An hour or so easy walk down, past the reservoir, back along the Rim Trail and you’re at the junction with the High Peak Trail. Turn left and pop up to Scout Peak in little more than 30 minutes. Below and to your west is Juniper Canyon and the west entrance to the park. Instead, turn right and take the steep, narrow High Peaks Trail as it winds in and out amongst the amorphous rock pinnacles that you saw from a distance on your way up North Chalone Peak a few hours before. If you’re fortunate, you’ll see California Condors floating high above. Note the staircases cut into the rock to ease your passage. These were built during the Great Depression of the 1920’s as a make-work project for the hundreds of unemployed men locally who were desperate for the dignity of honest labour even if only in return for a square meal. Some may question the presence of these stairways in such an environment. Perhaps, instead, we should be grateful that we have been given this facility in return for so little.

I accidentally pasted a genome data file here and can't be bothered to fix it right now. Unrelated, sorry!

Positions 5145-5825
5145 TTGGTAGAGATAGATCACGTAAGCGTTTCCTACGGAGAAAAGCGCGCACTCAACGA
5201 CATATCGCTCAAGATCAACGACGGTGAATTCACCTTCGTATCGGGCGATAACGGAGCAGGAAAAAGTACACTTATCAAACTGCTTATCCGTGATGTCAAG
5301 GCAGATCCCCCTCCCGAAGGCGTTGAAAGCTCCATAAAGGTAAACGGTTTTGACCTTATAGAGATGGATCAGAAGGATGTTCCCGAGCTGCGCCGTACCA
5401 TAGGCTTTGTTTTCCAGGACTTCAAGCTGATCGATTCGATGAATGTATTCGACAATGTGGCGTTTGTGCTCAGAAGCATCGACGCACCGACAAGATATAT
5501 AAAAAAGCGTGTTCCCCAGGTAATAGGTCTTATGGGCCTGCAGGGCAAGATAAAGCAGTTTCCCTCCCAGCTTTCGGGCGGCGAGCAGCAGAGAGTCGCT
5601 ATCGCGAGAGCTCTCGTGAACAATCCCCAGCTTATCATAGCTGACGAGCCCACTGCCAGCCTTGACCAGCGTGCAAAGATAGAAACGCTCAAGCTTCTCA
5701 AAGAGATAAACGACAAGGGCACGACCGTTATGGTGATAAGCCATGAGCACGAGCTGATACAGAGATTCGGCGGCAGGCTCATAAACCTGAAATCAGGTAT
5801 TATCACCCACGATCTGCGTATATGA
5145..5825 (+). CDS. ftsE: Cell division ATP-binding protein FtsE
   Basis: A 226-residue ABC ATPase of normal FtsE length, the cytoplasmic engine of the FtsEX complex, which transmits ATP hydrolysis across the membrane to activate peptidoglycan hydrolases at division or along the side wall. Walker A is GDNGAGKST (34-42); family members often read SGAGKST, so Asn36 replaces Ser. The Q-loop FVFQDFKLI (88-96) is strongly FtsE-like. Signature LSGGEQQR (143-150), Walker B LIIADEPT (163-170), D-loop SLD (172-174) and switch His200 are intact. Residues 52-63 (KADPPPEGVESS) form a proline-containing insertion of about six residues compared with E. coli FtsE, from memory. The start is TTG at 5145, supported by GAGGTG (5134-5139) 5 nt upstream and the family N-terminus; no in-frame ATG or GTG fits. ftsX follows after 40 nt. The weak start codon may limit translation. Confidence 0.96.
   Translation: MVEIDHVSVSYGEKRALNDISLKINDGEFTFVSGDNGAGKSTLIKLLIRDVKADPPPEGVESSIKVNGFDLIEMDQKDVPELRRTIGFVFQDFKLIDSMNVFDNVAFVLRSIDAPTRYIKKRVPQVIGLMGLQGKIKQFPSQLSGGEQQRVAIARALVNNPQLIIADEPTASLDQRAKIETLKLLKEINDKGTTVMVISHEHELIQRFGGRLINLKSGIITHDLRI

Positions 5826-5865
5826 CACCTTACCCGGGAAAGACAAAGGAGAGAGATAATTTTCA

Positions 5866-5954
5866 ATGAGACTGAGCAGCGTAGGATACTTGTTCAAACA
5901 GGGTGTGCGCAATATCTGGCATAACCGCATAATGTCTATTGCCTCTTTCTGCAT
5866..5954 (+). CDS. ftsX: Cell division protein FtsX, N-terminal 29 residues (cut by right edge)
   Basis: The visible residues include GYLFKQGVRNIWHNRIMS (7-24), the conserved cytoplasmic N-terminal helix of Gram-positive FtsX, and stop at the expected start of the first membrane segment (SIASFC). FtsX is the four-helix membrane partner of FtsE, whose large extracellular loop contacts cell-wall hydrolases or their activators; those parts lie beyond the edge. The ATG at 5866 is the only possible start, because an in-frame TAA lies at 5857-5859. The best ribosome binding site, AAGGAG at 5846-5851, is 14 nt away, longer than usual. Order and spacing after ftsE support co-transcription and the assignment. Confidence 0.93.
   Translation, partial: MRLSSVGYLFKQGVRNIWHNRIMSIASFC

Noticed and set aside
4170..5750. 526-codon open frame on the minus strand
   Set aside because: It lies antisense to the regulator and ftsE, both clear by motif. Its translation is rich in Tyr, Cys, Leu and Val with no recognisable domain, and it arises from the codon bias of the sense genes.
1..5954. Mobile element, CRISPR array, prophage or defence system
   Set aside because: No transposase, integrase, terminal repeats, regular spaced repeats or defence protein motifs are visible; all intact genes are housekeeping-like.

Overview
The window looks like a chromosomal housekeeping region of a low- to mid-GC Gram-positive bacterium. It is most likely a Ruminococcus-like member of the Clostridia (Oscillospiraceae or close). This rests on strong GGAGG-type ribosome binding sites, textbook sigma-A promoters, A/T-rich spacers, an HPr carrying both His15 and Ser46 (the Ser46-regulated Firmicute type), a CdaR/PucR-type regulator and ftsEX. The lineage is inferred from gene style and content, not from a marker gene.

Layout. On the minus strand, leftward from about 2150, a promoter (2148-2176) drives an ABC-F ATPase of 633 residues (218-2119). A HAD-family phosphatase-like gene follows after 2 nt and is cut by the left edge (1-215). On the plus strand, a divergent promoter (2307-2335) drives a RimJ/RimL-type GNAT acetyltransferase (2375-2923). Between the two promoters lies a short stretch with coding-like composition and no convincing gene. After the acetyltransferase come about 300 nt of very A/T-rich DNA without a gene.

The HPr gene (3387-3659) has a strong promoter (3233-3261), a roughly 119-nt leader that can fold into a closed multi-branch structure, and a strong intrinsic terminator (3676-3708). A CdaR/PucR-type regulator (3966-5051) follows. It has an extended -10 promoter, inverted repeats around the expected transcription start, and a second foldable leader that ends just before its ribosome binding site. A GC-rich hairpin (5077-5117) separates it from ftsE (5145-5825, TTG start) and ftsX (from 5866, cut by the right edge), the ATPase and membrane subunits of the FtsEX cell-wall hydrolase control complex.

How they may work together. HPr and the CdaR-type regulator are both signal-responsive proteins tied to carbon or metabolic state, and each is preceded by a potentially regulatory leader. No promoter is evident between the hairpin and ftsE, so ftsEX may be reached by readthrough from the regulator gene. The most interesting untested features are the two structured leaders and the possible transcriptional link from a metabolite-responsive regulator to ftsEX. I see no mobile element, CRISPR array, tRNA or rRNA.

Descend from the High Peaks through a mix of chaparral and oak woods to the junction of the High Peaks and Condor Gulch Trails and take Condor Gulch back to your car in about half an hour.
Could you ask for more variety in a hike of only 6 hours and 25 km?
3. Vancouver Island, British Columbia, Canada. The Castlecrag Horseshoe.
Any regulars on SP are only too aware of my shameful bias in favour of all things to do with Vancouver Island. It’s simply heaven on earth and I’m desperately sorry for all of you who have the misfortune not to live here. By small way of compensation I’ll only burden you with one contribution from our island paradise.
As a day trip, the Castlecrag Horseshoe is the longest on this list, involving almost 35 km of map distance and 1,200 metres of net elevation gain. Twenty of the kilometres, however, are on easy and well-made trail and this makes the trip viable in one, albeit long, day.